Utah Technology Council flips its support in two school board races

Source: The Salt Lake Tribune

In a campaign season of endorsements, unendorsements and re-endorsements, a Utah business association is experiencing its own political reconsiderations.

In a letter to its members Wednesday night, the Utah Technology Council expressed formal support for six Utah Board of Education candidates, reversing informal endorsements for two races made earlier this month.

The council said the original endorsements — which were based solely in opposition to candidates who received contributions from the Utah Education Association — did not represent the views of the organization.

“We acknowledge and apologize that a message regarding candidates for the current state school board elections, not fully vetted by UTC leadership, was recently sent under the auspices of UTC by the Public Policy Forum [and] has led to some misperceptions,” the council’s letter stated.

The council expressed support Wednesday for incumbents Dave Thomas and Stan Lockhart, as well as candidates Alisa Ellis, Erin Preston, Kathleen Riebe and Richard Nelson, who is also president of the Utah Technology Council.

The council did not weigh in on the race between Carol Barlow-Lear and Shelly Teuscher for the school board district that includes Salt Lake City, or the race between Wesley Christiansen and Michelle Boulter in the state’s southwest district.

The support for Riebe and Preston comes roughly two weeks after an email from the council’s Public Policy Forum encouraged support for Gary Thompson and Lisa Cummins, Riebe’s and Preston’s opponents.

“We apologize for any misperceptions the Forum’s letter may have caused,” the letter stated. “We are happy, however, to advance the cause of excellence in education and to discuss these priorities, both formally and informally, with any members of UTC, any partnering organizations, and with the press.”

In an email to The Tribune, Cummins said she was “surprised and disappointed” by the division within the technology council. She said she was led to believe she had the support of the organization, a professional association for Utah’s technology industry.

“I hope that we can still work together to improve [students’] education and create laws that protect the vast data being accumulated on our children,” Cummins said. “As well as provide wonderful technological tools and programs.”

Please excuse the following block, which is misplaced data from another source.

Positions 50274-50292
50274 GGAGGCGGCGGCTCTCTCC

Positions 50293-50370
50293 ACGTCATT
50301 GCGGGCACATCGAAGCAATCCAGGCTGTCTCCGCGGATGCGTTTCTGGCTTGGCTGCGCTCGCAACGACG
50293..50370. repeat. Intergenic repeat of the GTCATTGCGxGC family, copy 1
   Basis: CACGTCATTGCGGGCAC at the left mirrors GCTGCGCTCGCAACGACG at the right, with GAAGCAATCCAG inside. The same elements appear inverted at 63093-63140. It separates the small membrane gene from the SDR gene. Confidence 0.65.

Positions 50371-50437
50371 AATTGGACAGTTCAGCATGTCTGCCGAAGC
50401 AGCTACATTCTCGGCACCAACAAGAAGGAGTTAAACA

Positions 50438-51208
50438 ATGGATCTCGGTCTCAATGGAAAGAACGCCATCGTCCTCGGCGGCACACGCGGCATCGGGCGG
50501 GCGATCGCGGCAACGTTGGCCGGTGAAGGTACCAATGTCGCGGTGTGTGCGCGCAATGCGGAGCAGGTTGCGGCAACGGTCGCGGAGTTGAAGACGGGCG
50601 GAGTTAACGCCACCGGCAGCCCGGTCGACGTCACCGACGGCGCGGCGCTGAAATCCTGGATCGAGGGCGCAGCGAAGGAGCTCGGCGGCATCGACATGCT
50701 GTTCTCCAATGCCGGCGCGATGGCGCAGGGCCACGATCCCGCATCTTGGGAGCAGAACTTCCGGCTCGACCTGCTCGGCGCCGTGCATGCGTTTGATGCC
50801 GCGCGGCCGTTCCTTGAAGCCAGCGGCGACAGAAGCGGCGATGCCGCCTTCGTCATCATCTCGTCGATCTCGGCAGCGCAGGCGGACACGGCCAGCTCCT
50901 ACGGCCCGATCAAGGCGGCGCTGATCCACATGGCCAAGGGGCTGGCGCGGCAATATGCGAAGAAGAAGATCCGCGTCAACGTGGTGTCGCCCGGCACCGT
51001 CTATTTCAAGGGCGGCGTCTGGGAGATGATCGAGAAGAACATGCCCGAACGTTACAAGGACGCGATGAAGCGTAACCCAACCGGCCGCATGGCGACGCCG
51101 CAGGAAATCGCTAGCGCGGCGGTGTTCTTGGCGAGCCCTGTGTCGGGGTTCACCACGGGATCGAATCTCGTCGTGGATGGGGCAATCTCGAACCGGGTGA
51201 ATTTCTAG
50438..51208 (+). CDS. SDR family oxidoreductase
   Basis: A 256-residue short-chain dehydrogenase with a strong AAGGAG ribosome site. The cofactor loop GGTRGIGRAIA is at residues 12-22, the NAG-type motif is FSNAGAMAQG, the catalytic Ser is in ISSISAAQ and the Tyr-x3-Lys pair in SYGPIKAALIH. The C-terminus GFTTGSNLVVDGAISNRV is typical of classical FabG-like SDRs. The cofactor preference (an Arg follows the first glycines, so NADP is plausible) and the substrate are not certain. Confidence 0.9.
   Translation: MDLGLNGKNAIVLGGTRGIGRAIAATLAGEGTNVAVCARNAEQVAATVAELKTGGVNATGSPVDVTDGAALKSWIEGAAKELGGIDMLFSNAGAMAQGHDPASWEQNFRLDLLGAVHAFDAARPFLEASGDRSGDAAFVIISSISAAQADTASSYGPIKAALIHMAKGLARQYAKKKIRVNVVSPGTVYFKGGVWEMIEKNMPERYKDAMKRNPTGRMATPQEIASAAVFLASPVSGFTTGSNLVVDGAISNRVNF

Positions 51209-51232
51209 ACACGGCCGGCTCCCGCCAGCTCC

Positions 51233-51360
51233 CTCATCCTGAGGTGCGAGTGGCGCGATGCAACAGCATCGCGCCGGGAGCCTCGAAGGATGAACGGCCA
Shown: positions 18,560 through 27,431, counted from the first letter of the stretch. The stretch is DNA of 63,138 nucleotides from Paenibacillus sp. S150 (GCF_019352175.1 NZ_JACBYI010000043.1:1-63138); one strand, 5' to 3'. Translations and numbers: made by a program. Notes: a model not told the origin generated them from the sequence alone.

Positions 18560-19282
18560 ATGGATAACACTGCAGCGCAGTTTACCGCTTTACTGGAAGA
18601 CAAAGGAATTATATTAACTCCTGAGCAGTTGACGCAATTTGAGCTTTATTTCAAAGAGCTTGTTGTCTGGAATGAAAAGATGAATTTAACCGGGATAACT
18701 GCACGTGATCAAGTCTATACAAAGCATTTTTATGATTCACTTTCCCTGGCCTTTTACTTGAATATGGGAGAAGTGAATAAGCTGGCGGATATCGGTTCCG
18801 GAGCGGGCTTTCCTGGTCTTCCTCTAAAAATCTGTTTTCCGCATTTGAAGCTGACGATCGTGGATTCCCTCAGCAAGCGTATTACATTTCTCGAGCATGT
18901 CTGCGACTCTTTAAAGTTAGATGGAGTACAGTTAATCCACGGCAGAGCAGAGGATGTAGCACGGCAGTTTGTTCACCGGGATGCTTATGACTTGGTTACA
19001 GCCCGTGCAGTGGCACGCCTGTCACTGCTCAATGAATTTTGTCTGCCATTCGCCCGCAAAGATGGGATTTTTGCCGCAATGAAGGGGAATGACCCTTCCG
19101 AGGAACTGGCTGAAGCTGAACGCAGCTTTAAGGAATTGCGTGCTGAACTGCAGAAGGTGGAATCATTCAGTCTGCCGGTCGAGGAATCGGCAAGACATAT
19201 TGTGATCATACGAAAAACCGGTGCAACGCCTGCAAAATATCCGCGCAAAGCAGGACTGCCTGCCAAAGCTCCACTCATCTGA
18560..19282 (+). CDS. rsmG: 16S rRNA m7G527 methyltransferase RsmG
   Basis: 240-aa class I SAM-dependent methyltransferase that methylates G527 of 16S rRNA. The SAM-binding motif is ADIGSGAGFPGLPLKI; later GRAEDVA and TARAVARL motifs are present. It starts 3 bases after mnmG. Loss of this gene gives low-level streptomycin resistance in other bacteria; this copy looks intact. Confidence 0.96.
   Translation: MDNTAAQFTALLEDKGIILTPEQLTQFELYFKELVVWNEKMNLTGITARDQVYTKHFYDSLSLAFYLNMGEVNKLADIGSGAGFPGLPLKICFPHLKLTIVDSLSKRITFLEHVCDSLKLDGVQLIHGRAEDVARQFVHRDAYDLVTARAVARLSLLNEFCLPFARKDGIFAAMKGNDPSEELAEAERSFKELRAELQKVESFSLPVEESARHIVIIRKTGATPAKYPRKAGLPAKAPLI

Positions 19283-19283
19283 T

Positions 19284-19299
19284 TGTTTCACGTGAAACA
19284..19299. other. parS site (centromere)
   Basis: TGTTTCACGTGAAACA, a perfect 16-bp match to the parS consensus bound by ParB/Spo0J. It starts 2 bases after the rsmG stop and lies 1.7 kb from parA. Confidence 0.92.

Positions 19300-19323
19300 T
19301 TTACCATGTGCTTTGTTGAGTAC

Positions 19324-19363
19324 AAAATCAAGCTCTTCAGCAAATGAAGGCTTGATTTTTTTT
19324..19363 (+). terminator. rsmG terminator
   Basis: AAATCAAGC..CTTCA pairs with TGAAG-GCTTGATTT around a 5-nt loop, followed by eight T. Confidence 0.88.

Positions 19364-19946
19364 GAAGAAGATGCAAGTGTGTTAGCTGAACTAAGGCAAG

Thompson said the only constituents of interest to his campaign are the children who live within his district.

“After I win this election via the votes of parents in District 10,” he said, “I look forward to working with all special interest groups and unions in a fair and ethical manner.”

The decision to encourage support for an anti-UEA election slate was criticized by several candidates, who said they were never given an opportunity to meet with the Utah Technology Council or its Public Policy Forum.

And on Tuesday, the progressive-leaning advocacy group Alliance for a Better Utah sent a letter to the Utah Technology Council, criticizing the group for using UEA support as a litmus test and urging reconsideration of candidates.

“I’m certainly pleased to see that it generated a reaction and a response,” said Josh Kanter, founder of Alliance for a Better Utah.

But Kanter said the actions by the Utah Technology Council fail to fully reverse or retract the earlier endorsements, which, if mistakenly released, were allowed to remain uncorrected for more than a week while Utahns cast their ballots.

“It’s an absolutely appropriate set of steps,” he said of Wednesday’s letter. “But the damage, it seems to me, is contained in the original endorsements that were made very public.”

Riebe, a teacher and technology facilitator in the Granite School District, said she had a chance to meet with representatives of the Utah Technology Council after it first opposed her candidacy and was excited to now receive its endorsement.

Read the Salt Lake Tribune article here

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